You all come from established Colorado brands. Is all of the growth pushing you to evolve? How?

Lloyd: At Star Bar, in Colorado, we’re extremely adaptive and flexible. For instance, changing all the beers all the time. And that was extremely hard for a long time. It’s about sticking to your guns and saying, “This is what we’re going to do, come hell or high water.”

Breckel: For a long time, we got to do what we had to do, and not worry about the day-to-day. But then you get bigger and you hire more employees, and you have to make sure you have enough money, because you have payroll you have to meet. You have to grow within your means. We all struggled really hard. Trying to keep up with the Joneses is a bad idea.

Leopold: We make it a big point to focus on what we’re doing and pay no attention to what other people are doing. We just try to be the best that we can. We’re lucky not to have to get into the volume game. There is no kiddie pool for distilled spirits. We’ve got to compete with some of the biggest brands in the world. What we noticed early on is that the more we injected our worldview and personality in our business, the better we did.

Audience: With rapid growth and gentrification, are you worried about losing the Colorado spirit?

Faison: From a food perspective, there are so many restaurants that have the exact same thing on the menu. They’re making burrata, octopus, avocado toast. There’s no personality within those spots. But smart chefs and entrepreneurs are going to look at what’s in the middle and go to the margins.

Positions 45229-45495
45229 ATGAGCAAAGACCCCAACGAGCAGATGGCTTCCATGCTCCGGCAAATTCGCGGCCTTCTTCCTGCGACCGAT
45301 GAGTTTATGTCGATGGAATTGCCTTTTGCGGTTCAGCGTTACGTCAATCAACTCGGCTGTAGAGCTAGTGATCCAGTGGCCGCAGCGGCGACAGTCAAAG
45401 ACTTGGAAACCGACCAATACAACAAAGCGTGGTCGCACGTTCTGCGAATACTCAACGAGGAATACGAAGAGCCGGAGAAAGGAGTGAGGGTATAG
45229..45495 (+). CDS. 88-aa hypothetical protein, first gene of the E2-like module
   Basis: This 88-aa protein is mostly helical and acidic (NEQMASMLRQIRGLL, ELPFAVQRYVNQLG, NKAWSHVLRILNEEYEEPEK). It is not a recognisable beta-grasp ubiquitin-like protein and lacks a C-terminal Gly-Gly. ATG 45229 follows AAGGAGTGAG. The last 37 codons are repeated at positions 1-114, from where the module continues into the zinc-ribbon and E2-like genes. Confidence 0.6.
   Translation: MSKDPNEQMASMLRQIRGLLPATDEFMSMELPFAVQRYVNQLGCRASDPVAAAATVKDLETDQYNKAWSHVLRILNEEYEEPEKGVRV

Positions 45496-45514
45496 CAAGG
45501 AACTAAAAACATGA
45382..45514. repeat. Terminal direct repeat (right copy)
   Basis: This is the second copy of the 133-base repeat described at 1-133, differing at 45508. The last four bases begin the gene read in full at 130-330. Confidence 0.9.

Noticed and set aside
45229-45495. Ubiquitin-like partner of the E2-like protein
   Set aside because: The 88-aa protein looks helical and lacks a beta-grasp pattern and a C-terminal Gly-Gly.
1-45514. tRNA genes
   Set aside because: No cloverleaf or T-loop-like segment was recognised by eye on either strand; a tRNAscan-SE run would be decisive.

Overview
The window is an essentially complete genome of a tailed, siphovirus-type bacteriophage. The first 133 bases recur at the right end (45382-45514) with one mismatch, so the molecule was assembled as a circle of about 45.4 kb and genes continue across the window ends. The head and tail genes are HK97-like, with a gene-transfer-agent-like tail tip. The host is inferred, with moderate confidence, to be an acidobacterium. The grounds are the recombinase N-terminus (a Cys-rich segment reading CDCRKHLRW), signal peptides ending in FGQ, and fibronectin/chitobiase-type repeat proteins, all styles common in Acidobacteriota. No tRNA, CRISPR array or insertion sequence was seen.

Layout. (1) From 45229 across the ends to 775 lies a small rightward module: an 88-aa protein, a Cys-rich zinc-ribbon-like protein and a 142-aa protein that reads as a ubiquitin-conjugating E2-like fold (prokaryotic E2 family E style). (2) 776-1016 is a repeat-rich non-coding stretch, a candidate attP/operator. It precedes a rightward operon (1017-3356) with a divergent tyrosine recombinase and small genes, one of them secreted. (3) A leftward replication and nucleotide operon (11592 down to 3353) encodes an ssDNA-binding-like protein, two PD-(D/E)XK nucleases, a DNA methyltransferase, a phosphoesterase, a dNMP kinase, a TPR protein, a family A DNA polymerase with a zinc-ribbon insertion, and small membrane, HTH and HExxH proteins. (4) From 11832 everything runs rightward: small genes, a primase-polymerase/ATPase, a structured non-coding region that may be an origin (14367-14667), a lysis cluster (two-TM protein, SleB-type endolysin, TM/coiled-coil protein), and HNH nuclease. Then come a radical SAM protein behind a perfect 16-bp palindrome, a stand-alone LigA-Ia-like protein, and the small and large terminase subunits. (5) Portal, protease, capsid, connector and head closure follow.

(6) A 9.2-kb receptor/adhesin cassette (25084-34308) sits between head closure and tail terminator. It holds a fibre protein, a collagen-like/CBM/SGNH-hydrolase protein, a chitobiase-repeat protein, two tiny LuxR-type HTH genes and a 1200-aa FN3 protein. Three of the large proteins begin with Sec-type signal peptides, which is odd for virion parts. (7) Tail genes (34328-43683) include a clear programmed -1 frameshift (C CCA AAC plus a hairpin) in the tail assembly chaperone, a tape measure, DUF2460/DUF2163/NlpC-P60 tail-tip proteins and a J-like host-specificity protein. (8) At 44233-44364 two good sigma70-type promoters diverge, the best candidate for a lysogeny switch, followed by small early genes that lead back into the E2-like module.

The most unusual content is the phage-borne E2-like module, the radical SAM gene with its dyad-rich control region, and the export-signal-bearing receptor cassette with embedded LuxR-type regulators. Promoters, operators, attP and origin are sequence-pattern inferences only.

Leopold: I couldn’t get away with making a fernet or a three-chamber whiskey without having that customer base. I have a complete creative freedom that I didn’t have ten years ago. We sell more spirits in one single tour over a weekend than I would have in a month and a half in Ann Arbor. Having a customer base, and people who are curious about where things come from, has completely opened up possibilities for us.

Salazar: If I was opening a brewery now, I wouldn’t even leave the state. I’d be like, this is my neighborhood, this is my block, that’s my hot dog guy. There are so many thirsty people. If you could just get a couple of blocks, you might not have to deal with a distributor — no offense — ever. It’s so exciting for people opening up now, because you can have a business that’s sustainable, you can pay a fair wage, you can give people health insurance — and you don’t have to compromise. You can do something unique that comes out of you.